Dorna manages and markets both the MotoGP and the FIM Superbike World (WSBK) Championships, and promoting products or brands that provide the greatest support is a large factor in the business of racing—tires are either among its largest expenses, or revenue opportunities, depending on how you look at it.

Pirelli came out on top in the WSBK partnership in having gained valuable testing grounds while also improving its positioning in the market. WSBK is also benefiting provided it is feasible for enough riders to compete and put on a show. Riders in turn benefit since championships are won or lost based on brand of tire sponsorships, although a spec series may cost competitors more, since there are no tire deals to be had.

Kawasaki has dominated the WSBK series in recent years, especially after leaving MotoGP which costs about three times more to compete in. They won four out of five championships in 2015, but Chaz Davies gave Ducati its first win of the 2016 season during this milestone WSKB round and it may just be the beginning of a tilt in the manufacturers’ pecking order.

Rule changes initiated in 2015 mandate things like use of production based pistons. And for companies like Ducati that have homologated race bikes produced for this purpose, this is a very good thing. But Kawasaki only currently has one version of its open sport bike and is no longer able to modify things like the combustion chamber, so their 2016 entry comes to the start line with 27 horsepower less than its 2014 version, and other manufacturers are catching up.

It should be interesting to see how the WSBK season turns out between manufacturers. I’m tentatively on the list to test one WSBK entry at the end of the year, so please let us know if you are interested. I’d like to play.

Young Canadian racers in WSBK competition
With the amount of investment we have in Dorna, it is nice to learn a new generation of Canadian road racers is competing in European WSBK competition.

Sitting next to a race-prepared Honda spec series CBR650F deep in thought is Canadian suspension guru John Cornwall. He is at Motorland for this round of WSBK to help 18-year-old Stacey Nesbit from Quebec get a good starting point set-up for competing in the European Junior Cup (EJC).

EJC is targeted to males up to 21 years old and females up to 24, and the minimum age for both is 14. It costs €24,450 to compete in the eight-round series that runs concurrently with WSBK during some European rounds and competitors get to keep the bike at the end, but are responsible for their own transportation, accommodations and crash damage or engine repairs. When you compare that to the cost of racing in Canada, it is pretty good for that level of European exposure and experience.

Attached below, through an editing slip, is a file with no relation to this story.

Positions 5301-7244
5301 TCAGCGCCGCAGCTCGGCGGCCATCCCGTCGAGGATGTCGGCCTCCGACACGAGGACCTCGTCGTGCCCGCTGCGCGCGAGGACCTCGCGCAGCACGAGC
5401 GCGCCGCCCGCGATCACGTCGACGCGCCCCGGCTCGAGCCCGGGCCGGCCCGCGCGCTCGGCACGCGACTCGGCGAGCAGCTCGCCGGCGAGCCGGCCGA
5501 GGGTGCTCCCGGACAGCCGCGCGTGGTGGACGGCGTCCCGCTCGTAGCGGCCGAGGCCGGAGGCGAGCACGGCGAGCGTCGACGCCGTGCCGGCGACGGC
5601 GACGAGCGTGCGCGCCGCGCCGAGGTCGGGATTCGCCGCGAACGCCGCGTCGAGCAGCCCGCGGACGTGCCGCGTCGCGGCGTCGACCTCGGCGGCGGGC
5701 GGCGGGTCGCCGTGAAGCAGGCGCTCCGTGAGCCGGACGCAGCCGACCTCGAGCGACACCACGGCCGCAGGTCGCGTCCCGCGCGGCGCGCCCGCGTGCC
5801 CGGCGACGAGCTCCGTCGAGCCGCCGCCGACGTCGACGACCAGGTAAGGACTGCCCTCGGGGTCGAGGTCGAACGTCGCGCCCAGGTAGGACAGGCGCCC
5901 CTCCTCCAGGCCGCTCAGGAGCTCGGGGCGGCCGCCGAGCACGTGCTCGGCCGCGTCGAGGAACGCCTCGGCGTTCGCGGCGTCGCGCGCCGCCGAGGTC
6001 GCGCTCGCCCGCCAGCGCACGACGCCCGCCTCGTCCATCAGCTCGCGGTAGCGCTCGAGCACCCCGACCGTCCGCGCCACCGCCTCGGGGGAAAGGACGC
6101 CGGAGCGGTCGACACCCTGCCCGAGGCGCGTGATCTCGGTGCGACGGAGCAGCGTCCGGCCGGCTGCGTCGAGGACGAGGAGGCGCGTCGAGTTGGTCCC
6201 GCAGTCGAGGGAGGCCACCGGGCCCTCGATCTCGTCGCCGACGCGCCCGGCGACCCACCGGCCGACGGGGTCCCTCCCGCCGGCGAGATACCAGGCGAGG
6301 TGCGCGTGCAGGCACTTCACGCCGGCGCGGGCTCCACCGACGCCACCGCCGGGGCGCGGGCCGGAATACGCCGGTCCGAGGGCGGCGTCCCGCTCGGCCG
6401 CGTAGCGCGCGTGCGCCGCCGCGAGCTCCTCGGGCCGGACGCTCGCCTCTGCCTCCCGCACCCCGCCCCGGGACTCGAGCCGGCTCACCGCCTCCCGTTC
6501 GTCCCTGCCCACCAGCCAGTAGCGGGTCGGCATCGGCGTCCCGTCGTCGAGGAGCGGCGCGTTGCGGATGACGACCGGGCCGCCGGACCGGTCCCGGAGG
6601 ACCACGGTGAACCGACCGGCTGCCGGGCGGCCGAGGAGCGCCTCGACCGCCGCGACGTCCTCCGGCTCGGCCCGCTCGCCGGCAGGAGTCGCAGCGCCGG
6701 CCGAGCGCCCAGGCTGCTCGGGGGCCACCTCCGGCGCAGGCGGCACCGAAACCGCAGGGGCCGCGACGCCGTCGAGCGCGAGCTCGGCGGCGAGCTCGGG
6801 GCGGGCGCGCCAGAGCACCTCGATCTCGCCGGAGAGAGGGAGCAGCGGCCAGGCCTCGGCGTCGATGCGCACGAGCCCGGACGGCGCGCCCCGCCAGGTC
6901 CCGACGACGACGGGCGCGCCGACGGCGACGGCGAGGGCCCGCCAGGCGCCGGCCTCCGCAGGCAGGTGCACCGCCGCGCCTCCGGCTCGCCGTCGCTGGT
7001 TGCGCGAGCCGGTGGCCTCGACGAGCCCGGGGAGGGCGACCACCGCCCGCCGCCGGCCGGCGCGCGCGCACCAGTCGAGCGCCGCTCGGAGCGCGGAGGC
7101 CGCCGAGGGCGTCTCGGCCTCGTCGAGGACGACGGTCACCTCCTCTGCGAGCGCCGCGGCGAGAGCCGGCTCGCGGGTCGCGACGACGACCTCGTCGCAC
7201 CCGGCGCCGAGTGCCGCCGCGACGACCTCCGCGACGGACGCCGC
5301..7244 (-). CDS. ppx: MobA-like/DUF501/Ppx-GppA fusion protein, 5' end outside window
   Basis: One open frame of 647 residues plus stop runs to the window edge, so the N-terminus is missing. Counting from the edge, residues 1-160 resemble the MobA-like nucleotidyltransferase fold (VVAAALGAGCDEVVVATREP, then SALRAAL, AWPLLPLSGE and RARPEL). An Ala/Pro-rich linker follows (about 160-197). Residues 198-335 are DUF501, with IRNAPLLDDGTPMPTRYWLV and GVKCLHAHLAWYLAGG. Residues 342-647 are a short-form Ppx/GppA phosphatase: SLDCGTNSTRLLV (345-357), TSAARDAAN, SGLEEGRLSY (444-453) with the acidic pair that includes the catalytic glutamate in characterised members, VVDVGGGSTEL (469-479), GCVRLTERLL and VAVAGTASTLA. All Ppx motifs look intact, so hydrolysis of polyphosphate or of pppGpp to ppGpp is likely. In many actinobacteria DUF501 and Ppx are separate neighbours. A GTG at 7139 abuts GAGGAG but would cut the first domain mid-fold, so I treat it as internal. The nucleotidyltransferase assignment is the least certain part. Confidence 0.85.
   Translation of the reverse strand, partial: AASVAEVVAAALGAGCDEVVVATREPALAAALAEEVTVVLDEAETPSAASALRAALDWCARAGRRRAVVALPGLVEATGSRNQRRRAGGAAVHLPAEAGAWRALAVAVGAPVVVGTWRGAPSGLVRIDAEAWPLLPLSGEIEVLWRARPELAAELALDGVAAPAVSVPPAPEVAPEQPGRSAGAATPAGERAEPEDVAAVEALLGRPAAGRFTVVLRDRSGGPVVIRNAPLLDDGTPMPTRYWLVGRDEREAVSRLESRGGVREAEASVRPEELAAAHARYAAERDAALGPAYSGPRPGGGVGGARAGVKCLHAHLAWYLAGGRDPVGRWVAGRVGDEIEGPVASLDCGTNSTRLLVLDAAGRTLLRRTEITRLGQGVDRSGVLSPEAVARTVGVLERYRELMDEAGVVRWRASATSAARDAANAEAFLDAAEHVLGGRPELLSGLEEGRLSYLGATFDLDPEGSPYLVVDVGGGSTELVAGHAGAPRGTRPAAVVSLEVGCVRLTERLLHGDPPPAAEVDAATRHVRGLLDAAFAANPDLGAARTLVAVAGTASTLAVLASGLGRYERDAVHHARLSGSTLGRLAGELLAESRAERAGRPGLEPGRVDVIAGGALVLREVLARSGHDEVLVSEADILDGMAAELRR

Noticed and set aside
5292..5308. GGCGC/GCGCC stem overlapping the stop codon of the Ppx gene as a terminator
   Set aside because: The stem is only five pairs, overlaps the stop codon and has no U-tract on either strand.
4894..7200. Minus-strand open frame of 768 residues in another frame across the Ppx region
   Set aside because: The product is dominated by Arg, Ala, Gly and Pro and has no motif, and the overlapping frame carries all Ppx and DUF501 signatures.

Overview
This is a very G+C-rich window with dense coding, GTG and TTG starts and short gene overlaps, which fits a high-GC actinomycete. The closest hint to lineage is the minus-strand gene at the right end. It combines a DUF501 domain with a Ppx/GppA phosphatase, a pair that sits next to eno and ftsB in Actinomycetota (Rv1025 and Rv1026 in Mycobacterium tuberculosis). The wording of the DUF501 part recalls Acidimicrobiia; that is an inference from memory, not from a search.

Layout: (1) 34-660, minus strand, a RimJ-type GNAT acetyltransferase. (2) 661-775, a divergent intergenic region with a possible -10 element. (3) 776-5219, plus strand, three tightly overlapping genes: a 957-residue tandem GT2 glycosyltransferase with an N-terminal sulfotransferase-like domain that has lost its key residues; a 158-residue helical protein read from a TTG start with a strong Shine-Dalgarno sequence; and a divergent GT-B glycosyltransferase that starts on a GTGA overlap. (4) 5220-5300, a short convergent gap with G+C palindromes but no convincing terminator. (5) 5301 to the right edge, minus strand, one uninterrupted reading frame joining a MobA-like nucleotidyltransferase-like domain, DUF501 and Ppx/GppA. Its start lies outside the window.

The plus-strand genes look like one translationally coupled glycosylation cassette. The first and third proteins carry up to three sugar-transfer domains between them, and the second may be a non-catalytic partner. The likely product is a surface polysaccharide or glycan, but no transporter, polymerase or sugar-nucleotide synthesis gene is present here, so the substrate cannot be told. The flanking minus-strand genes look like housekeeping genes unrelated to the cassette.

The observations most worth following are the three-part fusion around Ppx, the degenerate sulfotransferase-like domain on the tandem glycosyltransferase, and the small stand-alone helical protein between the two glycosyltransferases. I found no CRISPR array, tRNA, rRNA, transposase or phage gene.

Stacey finished second out of seven women during her first EJC outing, but was visibly upset with her 27th overall, and this to me seems a good sign of better things to come. Winner of three Canadian Superbike (CSBK) National CBR125R and CBR250 Challenge spec series championships together with being the CSBK 2015 Pro Rookie of the Year, being upset is good. Boys or not, she is programmed to win.

Also there is 16-year-old Braeden Ortt from Calgary. We do not get to chat for long, but in our first conversation he looks over to his bike and details how it has been a tough weekend with crashes, and so not a great start to the year. I leave our first encounter having expected more confidence given his level of previous successes, but it soon became clear.

Braeden, after almost winning the KTM Cup in the AMA series in 2015 and racing in the EJC for over a year in Europe, was picked up to compete in the new FIM Europe Supersport Cup class aboard a Honda CBR600RR. This is the first race of the year, and the class itself runs concurrently with the higher level WorldSSP riders during just the European rounds on more cost-effective equipment—ikely one of the initiatives by Dorna to help fill the grids while helping to produce the next generation of MotoGP stars.

As we chat, the team manager comes over in professional but visibly troubled tone suggesting Ortt protest, and out comes a letter on the workbench from the series stating that Braeden has a two event suspension for unsafe riding. There was a huge pile up at the start of the first WorldSSP round which caused delays and a re-start, and he had caused it. Stuff happens in racing and we all have our ups and downs, usually more figuratively than anything, but it is all good.

It would be great to see Braeden as well as other Canadians come up through the WSBK training grounds and achieve internationally recognized success. Heck, especially with our country’s investment in Dorna, some MotoGP success as he gains experience would be something to see.